What are you passionate about?

Yesterday I was asked “what are you passionate about?”  Refreshing.  And told to answer in 100 words or less.  Interesting challenge.

This question in the TEDGlobal application catechism caught my attention.  At first I scoffed.  How can I capture my zest in 100 words..I need a thousand, ten thousand.. and then I began to write. 

Scoff turns to intrigue as I realize this is a conversation with a quiet comrade, not a monologue.  Who am I, what fuels me is the question.  Introduce, don’t preach.  Outline my horizon.

I think high and wide and a hurricane of vocabulary in strange grammatical structure erupts from my brain.   Thoughts of thousands of words melt into hundreds, then dozens.  This challenge poises an opportunity for precise creative thinking.  As I progress in my answer I am captured by the notion that my initial reaction has morphed into a beautiful realization. 

I used the 100 words to create a chromosome of passion.  This is an outline of me, not the complete expression.  In this attempt to densely pack  myself into 100 words I found, surprisingly, that my passion required just four.  And I am delighted to share them with you.

Question:  What are you passionate about?

“Curiosity.  Endless exploration and perpetual discovery. History, etymology, literature (Seneca, Voltaire, Nietzsche+), scientific theory, travel, the human mind…My greatest curiosity is consciousness and how “I” exists.  I am obsessed with systems and complexity. Interdisciplinarity fuels my revelry in reality’s infinite variety.  Bilateral symmetry, philharmonic sound, fractals, posture, creativity, the wild..adamantly I focus and refocus my perception of the world and myself.  A dynamic innovative mind am I who lives for both the unexpected surprise and long developed accomplishment. In 100 words I need but four to tell you:  My passion is life.”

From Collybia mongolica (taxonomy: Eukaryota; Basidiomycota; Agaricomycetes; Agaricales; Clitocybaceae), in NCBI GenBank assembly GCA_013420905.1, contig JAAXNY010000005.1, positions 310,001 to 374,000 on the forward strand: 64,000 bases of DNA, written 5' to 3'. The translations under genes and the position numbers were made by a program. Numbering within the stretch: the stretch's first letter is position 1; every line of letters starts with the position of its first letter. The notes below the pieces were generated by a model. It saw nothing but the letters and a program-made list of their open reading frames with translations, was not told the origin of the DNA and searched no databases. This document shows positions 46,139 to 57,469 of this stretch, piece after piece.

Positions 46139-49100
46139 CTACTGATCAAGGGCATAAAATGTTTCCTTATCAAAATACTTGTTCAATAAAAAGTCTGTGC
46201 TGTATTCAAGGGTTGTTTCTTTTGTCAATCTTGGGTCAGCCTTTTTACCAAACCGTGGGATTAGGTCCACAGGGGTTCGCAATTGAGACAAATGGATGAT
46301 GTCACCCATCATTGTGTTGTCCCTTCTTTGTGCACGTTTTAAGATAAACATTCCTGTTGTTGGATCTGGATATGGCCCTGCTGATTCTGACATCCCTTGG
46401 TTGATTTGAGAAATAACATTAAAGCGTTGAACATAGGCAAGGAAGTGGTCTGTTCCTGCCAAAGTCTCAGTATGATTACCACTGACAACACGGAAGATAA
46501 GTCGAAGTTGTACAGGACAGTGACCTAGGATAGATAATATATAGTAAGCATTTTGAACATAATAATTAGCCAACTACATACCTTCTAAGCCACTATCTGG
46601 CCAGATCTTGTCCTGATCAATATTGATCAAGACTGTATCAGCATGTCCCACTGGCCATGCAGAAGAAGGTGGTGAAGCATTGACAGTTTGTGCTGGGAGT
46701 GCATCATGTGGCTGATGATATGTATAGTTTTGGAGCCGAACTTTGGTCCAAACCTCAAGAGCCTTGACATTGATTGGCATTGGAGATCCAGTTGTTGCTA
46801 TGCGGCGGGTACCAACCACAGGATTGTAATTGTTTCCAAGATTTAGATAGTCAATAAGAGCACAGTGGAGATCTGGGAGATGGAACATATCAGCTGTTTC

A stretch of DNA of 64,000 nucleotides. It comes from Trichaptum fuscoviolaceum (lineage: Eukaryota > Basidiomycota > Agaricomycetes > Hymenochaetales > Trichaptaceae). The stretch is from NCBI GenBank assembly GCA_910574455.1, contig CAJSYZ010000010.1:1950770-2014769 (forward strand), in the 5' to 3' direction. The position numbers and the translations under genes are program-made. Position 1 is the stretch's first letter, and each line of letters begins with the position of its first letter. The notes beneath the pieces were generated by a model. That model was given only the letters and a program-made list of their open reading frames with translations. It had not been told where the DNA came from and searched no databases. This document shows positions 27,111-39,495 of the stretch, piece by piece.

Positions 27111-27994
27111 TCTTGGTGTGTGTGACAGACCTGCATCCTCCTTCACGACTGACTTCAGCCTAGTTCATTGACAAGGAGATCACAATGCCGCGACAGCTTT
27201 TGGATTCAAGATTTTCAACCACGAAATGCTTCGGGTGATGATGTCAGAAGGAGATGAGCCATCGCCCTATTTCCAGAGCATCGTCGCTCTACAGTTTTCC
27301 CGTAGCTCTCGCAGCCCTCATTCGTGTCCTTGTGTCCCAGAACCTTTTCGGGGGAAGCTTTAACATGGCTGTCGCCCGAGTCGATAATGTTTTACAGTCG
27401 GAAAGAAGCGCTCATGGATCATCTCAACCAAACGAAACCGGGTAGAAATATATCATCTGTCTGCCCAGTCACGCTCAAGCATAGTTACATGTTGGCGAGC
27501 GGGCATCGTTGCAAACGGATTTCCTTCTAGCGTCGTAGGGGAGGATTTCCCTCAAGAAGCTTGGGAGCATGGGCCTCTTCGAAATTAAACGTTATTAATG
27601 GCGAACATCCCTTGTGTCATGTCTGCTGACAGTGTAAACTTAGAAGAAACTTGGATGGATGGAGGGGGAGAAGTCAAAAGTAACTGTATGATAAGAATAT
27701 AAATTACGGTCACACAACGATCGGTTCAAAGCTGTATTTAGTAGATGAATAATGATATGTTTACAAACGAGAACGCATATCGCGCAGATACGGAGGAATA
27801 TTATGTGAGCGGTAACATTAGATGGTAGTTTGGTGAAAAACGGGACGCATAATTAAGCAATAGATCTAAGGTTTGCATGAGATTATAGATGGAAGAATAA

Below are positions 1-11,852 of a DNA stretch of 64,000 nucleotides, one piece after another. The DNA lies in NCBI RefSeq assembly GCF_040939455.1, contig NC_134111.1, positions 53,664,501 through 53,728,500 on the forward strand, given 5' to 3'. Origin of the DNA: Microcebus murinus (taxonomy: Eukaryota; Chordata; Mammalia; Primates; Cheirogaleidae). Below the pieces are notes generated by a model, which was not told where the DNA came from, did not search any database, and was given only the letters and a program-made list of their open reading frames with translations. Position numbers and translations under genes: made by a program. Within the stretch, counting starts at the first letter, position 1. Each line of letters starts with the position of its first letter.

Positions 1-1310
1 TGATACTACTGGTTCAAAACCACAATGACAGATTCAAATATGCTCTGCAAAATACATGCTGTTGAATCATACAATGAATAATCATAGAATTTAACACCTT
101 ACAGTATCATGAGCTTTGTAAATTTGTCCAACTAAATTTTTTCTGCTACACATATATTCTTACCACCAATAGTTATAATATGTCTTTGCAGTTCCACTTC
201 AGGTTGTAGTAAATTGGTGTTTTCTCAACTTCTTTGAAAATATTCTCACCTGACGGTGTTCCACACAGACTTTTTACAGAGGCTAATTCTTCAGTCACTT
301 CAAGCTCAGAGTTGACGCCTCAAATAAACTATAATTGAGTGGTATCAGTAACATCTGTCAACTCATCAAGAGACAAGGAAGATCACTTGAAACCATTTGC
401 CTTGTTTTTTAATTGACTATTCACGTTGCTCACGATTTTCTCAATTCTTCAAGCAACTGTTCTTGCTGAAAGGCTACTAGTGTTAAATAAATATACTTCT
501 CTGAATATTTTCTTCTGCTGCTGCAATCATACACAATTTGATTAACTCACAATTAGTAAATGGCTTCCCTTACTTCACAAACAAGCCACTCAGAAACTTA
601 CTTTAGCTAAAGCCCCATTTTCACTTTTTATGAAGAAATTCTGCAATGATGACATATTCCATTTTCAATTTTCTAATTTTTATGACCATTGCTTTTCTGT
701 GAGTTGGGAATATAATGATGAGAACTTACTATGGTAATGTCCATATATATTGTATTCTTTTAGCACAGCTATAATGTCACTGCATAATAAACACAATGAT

We should all be asked this more frequently.  Have a go, what are you passionate about?

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Einstein on Newton

The other day while flipping through some books in my library I noticed that my copy of Isaac Newton’s Optics has a foreward written by Albert Einstein.  It’s a 1950’s edition I purchased from Abe Books.com.  I  continually find treasures within treasures at used book shops, this being no exception.  Einstein on Newton, fantastic!  I’ll share with you:

FOREWARD

“Fortunate Newton, happy childhood of science!  He who has time and tranquility can by reading this book live again the wonderful events which the great Newton experienced in his young days.  Nature to him was an open book, whose letters he could read without effort.  The conceptions which he used to reduce the material experience to order seemed to flow spontaneously from experience itself, from the beautiful experiments which he ranged in order like playthings and describes what an affectionate wealth of detail.  In one person he combined the experimenter, the theorist, one mechanic and, not least, the artist in exposition.  He stands before us strong, certain, and alone:  his joy in creation and his minute precision are evident in every word and every figure.

“Reflexion, refraction, the formation of images by the lenses, the mode of operation of the eye, the spectral decomposition of the different kinds of light, the invention of the reflecting telescope, the first foundations of colour theory, the elementary theory of the rainbow pass by us in procession, and finally come his observations of the colours of thin films as the origin of the next great theoretical advance, which had to wait, over a hundred years, the coming of Thomas Young.

“Newton’s age has long since passed through the sieve of oblivion, the doubtful striving and suffering of his generation has vanished from out ken; the works of some few great thinkers and artists have remained, to delight and ennoble us and those who come after us.  Newton’s discoveries have passed into the stock of accepted knowledge:  this new edition of his work on optics is nevertheless to be welcomed with the warmest thanks, because it alone can afford us the enjoyment of a look at the personal activity of this unique man.”

ALBERT EINSTEIN

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